Human Echinococcosis in Bulgaria: A Comparative Epidemiological Analysis(*)

By Todorov, T.; Boeva, V. | Bulletin of the World Health Organization, February 1999 | Go to article overview

Human Echinococcosis in Bulgaria: A Comparative Epidemiological Analysis(*)


Todorov, T., Boeva, V., Bulletin of the World Health Organization


Voir page 116 le resume en francais. En la pagina 117 figura un resumen en espanol.

Background

Bulgaria occupies some 110 000 [km.sup.2] of the eastern portion of the Balkan Peninsula in south-eastern Europe. It is separated from Romania by the lower Danube River along most of its northern border. The Black Sea lies to the east, Turkey and Greece to the south, and Macedonia and Yugoslavia constitute its western boundary. The country is divided into nine departments and 28 districts and the population was estimated at 8 427 000 in 1994.

Human cystic echinococcosis is still a major problem in Bulgaria, in health and economic terms. Although a decline in incidence was observed during the last 20 years, following a control campaign, the disease is still prevalent in all parts of the country.

The present report describes a retrospective and prospective survey of hospital registries of surgically confirmed cases of human cystic echinococcosis and prevalence of infestation in animal hosts in Bulgaria. The aims of the study were to determine some of the epidemiological characteristics of the disease over a long period (1950-95) and to undertake a comparative analysis of the situation before and after the introduction of control measures and of the level of transmission in recent years.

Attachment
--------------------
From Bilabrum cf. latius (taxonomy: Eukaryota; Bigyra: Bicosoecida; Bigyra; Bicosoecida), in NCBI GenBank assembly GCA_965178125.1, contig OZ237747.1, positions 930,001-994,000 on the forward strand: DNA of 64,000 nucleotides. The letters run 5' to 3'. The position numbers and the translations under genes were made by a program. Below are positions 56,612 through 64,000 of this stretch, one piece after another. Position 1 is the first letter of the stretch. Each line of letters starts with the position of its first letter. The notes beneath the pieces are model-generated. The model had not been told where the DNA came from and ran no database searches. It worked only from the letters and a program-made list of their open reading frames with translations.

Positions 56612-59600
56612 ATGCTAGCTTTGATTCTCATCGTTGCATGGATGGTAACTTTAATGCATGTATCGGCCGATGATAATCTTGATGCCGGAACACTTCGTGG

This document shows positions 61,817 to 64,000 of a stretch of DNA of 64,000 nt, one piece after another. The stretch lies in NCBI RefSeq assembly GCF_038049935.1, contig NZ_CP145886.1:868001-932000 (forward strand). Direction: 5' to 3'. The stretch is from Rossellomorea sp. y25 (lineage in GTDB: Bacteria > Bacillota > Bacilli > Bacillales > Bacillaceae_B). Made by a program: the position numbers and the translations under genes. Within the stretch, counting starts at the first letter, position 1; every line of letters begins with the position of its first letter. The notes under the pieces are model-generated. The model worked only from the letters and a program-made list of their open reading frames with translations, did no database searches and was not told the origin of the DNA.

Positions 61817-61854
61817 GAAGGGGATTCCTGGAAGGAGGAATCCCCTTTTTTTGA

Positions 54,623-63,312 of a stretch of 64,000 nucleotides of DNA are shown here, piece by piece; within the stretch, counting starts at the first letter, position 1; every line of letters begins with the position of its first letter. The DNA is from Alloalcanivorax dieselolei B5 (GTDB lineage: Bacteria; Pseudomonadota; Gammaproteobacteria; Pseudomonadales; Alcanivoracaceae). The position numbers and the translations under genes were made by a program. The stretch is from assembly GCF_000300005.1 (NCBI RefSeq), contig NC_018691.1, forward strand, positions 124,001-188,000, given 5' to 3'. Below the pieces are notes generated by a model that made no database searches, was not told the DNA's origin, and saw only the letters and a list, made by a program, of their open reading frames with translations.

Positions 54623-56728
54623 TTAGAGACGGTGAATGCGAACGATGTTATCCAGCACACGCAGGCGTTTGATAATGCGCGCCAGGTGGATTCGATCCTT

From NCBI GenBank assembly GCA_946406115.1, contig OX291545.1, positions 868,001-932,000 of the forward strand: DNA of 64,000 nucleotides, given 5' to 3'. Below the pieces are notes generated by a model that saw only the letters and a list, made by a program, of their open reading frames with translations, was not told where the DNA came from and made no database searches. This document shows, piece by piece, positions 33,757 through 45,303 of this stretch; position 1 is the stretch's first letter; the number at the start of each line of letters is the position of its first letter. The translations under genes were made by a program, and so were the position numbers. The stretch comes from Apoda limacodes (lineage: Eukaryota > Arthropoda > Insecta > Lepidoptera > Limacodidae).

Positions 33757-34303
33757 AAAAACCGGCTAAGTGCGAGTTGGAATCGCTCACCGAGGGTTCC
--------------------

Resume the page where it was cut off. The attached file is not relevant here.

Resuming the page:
Materials and methods

The study included all hospital cases, admitted and readmitted, with a final diagnosis of echinococcosis, confirmed surgically, covering a period of 46 years. The collection of baseline data was performed retrospectively for the period 1950-62 by reviewing the hospital documentation of patients who underwent surgery for hydatid cysts in all surgical departments and university surgical clinics in the country (1, 2). A prospective study was carried out (1971-95) after a reporting system was established between all departments (clinics) of surgery and district hygiene epidemiological inspection services (n = 28). The surgically confirmed cases were reported yearly to the centre responsible for prevention and control of echinococcosis and were analysed periodically (3-5). Data on infection of animal intermediate hosts and dogs in defined areas were also recorded.

Surgically confirmed new human cases were classified according to place of residence at the time of diagnosis. Other data, including age and sex, were also recorded.

Results

The study on echinococcosis included three periods, the first covering 13 years (1950-62), the second 12 years (1971-82) and the third 13 years (1983-95).

Retrospective survey

Prior to the implementation of the control campaign, a retrospective collection of data on echinococcosis was undertaken to measure the level of infection in humans and prevalence in intermediate and defined hosts. The survey, which covered the first study period, was designed to obtain insight into the importance of echinococcosis as a public health problem. It revealed a total of 6469 surgically confirmed new cases and 852 readmitted cases. The annual number of new cases was 497, representing an incidence of 6.5 per 100 000 population (Table 1). The annual surgical incidence of echinococcosis varied from 1.9 to 16.6 per 100 000 population, depending on the district (n = 28). Very high incidences, from 9.1 to 16.6 per 100 000, were observed in eight (28.6%) districts, lower rates, from 3.4 to 7.4 per 100 000, were recorded in 15 (53.6%) and the lowest rates, from 1.9 to 2.8 per 100 000, were seen in five (17.8%) (1).

Table 1. Distribution of surgical cases of echinococcosis (new and readmitted) for the three study periods in Bulgaria

                                     No. of
                      No. of        cases per
Period               new cases        year

1950-62                6 469           497
1971-82                2 094           176
1983-95                3 780           291

                             Incidence
                           (per 100 000)          No. … 

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